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Can Bernard Hopkins Win Pound-for-Pound Crown Against Sergey Kovalev?

By Ivan G. Goldman

It’s not likely, but if Bernard Hopkins, at age 49, soundly defeats cement-fisted Sergey Kovalev this Saturday night in Atlantic City, he could arguably catapult to the top of the pound-for-pound list as the best fighter in the world, period.

About a dozen years back, Hopkins used to be accused of selecting tomato can opponents, but these days he routinely plunges into kamikaze matches with the best of the best. He figures his legacy is secure anyway, so why not shoot the dice? After all, he’s playing with house money.

This time he’ll be up against the most feared light heavyweight in the business, a beast of a puncher who caused Adonis Stevenson to flee to Showtime to get away from him. Stevenson waits there with his tightly held WBC title hoping that maybe Hopkins, 55-6-2 (32 KOs), can pull it out and make Kovalev, 25-0-1 (23 KOs), go away.

It’s a testament to Hopkins’ amazing durability that he’s only a 3-1 underdog against the WBO titlist. Hopkins turned pro 26 years ago, when Kovalev, a Russian who fights out of Fort Lauderdale, was five years old. Hopkins, who holds the WBA and IBF belts, has beaten the odds before. He destroyed steamrolling Kelly Pavlik and stopped fierce Tito Trinidad, for example. Amazingly, he’s still giving opponents plenty of trouble.

Hopkins, now calling himself “The Alien” instead of “The Executioner,” recently told ESPN that he doesn’t get sufficient respect or acclaim because of his race. “I’d never let a white boy beat me,” he famously said about white Joe Calzaghe before Calzaghe beat him in 2008.

In the recent ESPN interview, he declared, “What do you think if my name was Augustine, Herzenstein, Stern? Cappello? Marciano? . . . If I was any of those names of any other background, I’d be on every billboard and every milk carton and every place to be.”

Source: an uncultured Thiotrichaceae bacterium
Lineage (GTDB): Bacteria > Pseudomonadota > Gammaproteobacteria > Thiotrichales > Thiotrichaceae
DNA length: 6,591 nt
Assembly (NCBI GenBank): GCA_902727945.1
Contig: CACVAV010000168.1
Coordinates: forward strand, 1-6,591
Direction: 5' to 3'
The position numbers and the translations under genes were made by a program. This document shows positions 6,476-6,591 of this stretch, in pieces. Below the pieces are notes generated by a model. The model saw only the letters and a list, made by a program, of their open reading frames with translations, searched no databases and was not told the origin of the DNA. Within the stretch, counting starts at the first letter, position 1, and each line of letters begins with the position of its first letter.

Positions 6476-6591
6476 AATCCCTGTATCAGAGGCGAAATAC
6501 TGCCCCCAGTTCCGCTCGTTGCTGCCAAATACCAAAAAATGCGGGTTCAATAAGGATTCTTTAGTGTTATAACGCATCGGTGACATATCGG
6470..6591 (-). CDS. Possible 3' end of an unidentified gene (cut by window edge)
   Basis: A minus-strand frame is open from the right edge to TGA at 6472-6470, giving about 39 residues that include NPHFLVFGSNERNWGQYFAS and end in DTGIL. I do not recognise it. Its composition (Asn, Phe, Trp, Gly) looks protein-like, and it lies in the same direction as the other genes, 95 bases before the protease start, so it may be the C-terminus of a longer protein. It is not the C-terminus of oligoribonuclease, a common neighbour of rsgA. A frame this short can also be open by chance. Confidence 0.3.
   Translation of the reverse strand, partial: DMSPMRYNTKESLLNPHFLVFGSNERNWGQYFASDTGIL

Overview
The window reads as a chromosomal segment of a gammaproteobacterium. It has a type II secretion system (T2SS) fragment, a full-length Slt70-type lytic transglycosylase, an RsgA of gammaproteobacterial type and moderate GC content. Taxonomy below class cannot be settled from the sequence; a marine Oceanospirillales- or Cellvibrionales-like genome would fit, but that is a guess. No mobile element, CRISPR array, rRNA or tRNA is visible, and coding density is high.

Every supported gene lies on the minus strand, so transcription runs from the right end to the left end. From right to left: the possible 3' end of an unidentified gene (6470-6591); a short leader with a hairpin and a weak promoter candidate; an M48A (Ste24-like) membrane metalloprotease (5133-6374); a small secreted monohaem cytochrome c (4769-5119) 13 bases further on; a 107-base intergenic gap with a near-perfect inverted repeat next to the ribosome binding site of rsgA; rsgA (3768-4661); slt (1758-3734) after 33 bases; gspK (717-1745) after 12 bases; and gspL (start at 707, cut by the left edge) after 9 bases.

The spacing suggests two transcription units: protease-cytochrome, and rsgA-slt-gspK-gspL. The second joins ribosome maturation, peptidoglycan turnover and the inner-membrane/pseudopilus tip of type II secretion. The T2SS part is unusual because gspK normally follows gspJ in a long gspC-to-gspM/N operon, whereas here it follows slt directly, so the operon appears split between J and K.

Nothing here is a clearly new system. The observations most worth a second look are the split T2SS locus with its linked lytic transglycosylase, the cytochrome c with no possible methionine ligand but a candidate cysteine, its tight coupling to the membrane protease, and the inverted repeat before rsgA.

He is, he declared, the American Dream come to life. He served nearly five years for armed robbery back in the eighties, after which he turned pro. He set an all-time middleweight record with 20 title defenses.

Hopkins, who’s had tremendous success and good fortune since turning his life around, still feels sorry for himself. One thing champions have in common is they’re never satisfied. They keep trying to improve. In his case, a touch of paranoia may have helped him too.

Hopkins: still not satisfied in more ways than one

But the survival methods Hopkins learned on the streets of North Philadelphia and in Graterford Prison didn’t turn him into a lovely human being. His longtime trainer Bouie Fisher, now deceased, sued him twice over money he didn’t get. His former promoter Lou DiBella said Hopkins “has turned on anyone he has ever worked with, generally over money. I have tremendous respect for him inside the ring. I have no respect for him outside the ring.”

Hopkins has changed his style many times over the years, adjusting to opponents and his aging body. For many years he was a relatively boring fighter. He’s never had one-punch knockout power and elbows and head butts have been major weapons in his arsenal, usually administered when the referee isn’t in position to spot them.

In his first fight against Chad Dawson, three years ago, Hopkins claimed he was too injured to continue after Dawson lifted him up and he fell to the canvas. But Hopkins refused to let the ring physician examine him so referee Pat Russell correctly ruled a technical knockout for Dawson. The California commission later overruled that decision and called it a no-contest, allowing Hopkins to retain his WBC title. Dawson walked away with the title in the rematch six months later, winning by majority decision.

The first Dawson fight is the sort of event that could lead you to conclude Hopkins has played too many ugly cards to deserve the pound-for-pound top spot and that welterweight Floyd Mayweather still holds the best hand.

Many of Hopkins’s fights have been difficult to score, but as he’s grown older he’s more likely to stand and fight. Which is probably the worst thing to do against Kovalev, who not only can hit with sledgehammer force, but sets up big shots with an effective jab and can call on good balance and ring savvy.

Probably neither man can be intimidated, but Hopkins has much to gain and not much to lose in terms of his legacy. The winner will walk away with three of the four major belts. If improbable events come to pass the victor could also, at age 49, make a case for himself as the best pound-for-pound fighter in the world.

New York Times best-selling author Ivan G. Goldman’s Sick Justice: Inside the American Gulag was released in 2013 by Potomac Books. Watch for The Debtor Class: A Novel from Permanent Press in spring, 2015. More information here.

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